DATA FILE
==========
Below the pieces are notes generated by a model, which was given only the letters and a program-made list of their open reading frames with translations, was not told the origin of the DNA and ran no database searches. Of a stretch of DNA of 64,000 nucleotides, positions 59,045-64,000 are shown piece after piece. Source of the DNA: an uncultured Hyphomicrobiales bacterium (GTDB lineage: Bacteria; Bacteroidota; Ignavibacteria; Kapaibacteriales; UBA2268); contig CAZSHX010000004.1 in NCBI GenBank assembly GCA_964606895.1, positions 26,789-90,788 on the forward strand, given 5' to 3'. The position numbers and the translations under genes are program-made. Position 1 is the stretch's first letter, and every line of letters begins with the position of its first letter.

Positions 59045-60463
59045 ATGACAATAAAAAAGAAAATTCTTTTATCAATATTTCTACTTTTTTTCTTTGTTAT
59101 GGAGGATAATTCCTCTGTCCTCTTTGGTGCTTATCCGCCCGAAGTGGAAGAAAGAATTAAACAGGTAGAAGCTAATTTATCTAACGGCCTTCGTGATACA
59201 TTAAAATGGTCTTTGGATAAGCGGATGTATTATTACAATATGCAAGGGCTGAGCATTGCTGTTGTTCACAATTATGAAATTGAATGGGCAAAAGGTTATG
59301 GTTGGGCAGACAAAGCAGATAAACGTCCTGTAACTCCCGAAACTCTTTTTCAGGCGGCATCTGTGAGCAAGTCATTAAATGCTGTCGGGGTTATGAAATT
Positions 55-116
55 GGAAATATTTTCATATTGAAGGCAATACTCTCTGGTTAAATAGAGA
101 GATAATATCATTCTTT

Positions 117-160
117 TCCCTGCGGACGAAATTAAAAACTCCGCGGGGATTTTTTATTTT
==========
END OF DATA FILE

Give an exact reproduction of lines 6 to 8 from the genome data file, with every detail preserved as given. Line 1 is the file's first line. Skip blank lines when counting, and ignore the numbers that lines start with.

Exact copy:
59301 GTTGGGCAGACAAAGCAGATAAACGTCCTGTAACTCCCGAAACTCTTTTTCAGGCGGCATCTGTGAGCAAGTCATTAAATGCTGTCGGGGTTATGAAATT
Positions 55-116
55 GGAAATATTTTCATATTGAAGGCAATACTCTCTGGTTAAATAGAGA